Pokémon Go: Tiny Monsters Among Us

Worldwide phenomenon creates communities and attracts hundreds to local meet-ups
Monster Invasion in the Bay Area
Approximately 1,300 Pokémon Go fans gathered to play at Lake Cunningham in San José, California on July 16, 2016. All Photos Courtesy: Arturo Hilario

Arturo Hilario

El Observador

It hit like a thief in the night.

Not since the late 1990’s has the Pokémon fever been as pervasive as in the last 2 weeks as Pokémon Go, Niantic’s collaboration with Nintendo and The Pokémon Company, released for free on Apple’s iTunes Store and Google’s Play Store on July 6.

The gist of the game is this. You are a Pokémon (Name derived from the term “Pocket Monsters”) trainer and your goal is, much like the lyrics to the song of the Pokémon anime: “be the very best, like no one ever was, to catch them is my real test, to train them is my cause.”

Thanks to your smartphone, Google Maps, GPS and camera you are able to see these monsters pop up within the game and in your real world locations. Be it your living room, on your office desk, and hey, even at a bar. At that point you can choose to capture the Pokémon by swiping a Pokéball at it until the ball successfully opens and captures it.

With al this tech Pokémon Go is truly the first popular Augmented Reality game in history. There are social aspects, as the best chance of collecting all of the current 151 available on the app is by being outside or close to municipal monuments, libraries, community buildings and parks. These places are “Poké Stops”, where players can obtain various items like extra Pokéballs to catch their virtual pets. This influx of activity has led to “Poké legs”, an accidental soreness caused from all the walking.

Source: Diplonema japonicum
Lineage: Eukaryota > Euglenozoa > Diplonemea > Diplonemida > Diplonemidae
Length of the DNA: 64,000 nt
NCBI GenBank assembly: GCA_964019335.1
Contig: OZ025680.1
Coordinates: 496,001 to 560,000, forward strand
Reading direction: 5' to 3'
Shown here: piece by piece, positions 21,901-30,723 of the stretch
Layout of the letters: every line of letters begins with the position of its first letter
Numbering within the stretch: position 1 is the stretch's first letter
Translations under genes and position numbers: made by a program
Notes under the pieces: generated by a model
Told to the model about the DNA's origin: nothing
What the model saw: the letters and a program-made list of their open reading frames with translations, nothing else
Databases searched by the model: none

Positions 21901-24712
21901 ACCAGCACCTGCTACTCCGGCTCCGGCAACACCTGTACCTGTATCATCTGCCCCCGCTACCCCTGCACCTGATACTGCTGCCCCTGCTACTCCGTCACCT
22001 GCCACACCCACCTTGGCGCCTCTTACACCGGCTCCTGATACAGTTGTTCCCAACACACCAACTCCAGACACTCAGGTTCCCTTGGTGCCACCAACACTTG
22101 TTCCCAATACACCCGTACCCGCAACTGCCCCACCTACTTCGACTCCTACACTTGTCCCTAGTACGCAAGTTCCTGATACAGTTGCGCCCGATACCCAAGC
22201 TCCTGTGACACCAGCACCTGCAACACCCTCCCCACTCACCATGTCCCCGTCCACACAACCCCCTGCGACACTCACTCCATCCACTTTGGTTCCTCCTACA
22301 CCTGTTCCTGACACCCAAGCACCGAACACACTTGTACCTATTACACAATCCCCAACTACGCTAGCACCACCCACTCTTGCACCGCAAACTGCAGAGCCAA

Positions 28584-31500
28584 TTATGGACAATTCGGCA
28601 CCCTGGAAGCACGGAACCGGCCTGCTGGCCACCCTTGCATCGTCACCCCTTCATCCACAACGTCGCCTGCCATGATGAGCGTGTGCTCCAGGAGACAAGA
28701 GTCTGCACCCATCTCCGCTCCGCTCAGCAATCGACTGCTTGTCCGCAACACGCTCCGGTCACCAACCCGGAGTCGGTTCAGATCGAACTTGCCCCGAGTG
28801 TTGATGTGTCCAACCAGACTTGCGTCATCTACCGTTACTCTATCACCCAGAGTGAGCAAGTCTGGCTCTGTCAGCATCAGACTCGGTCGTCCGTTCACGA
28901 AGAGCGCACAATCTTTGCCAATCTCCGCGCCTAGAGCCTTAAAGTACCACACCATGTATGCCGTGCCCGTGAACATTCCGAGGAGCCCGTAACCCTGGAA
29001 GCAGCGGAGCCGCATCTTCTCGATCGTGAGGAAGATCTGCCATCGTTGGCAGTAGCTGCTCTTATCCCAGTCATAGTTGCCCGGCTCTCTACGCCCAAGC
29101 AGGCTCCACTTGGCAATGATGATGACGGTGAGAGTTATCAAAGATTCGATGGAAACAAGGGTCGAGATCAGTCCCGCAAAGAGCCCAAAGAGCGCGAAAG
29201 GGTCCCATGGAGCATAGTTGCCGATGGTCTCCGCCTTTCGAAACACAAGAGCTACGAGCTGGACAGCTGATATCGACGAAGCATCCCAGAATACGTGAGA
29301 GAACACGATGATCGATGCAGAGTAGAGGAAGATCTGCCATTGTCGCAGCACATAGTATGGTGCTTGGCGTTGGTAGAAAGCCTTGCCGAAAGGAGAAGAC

With this influx of people participating in this shared experience across the world it wasn’t hard to imagine organized congregations of players gathering to play Pokémon Go. Part social, part oddly surreal, a couple of these organized gatherings have taken place across the Bay Area in the last few days.

Michael Anthony Sosa, a local Ballroom Dance teacher by trade, helped bring 1,300 of these Pokémon trainers together this past weekend at the 50-acre Lake Cunningham Park in San José. While out catching Pokémon he and a few others met and began to collaborate on this event by posting a Facebook open invite titled “1st Pokémon Meet & Pizza Day”.

“Within the next 6 to 8 hours we had 400 people committed to coming. Once we saw that happen we figured we were going to have a big event, with a week and a half until the event starts.” After a day or two 1.5 thousand people had interest in coming to the event. “We pushed to have a really big event.”

“Gotta Catch Them All”

Like many who jumped onboard the initial hype, it was partly due to nostalgia of seeing the cast of characters that debuted as a card game in 1996.

“Ive been a lover of Pokémon since it first came out. The video game came out and I just really really loved it. We used to go to conventions, my brother and my mom, and we would just play these Pokémon tournaments. I would be just all about it. I had two different binders, had every single card at one point,” says Sosa.

The 50-acre lake and surrounding park area provided many places for the Pokémon Go players to walk and set up “lures”, which are Pokémon hotspots that attract them every couple of minutes. Anyone around one of these lures gets the same benefits, thus explaining the various clusters of 50+ people that were at the event on Saturday.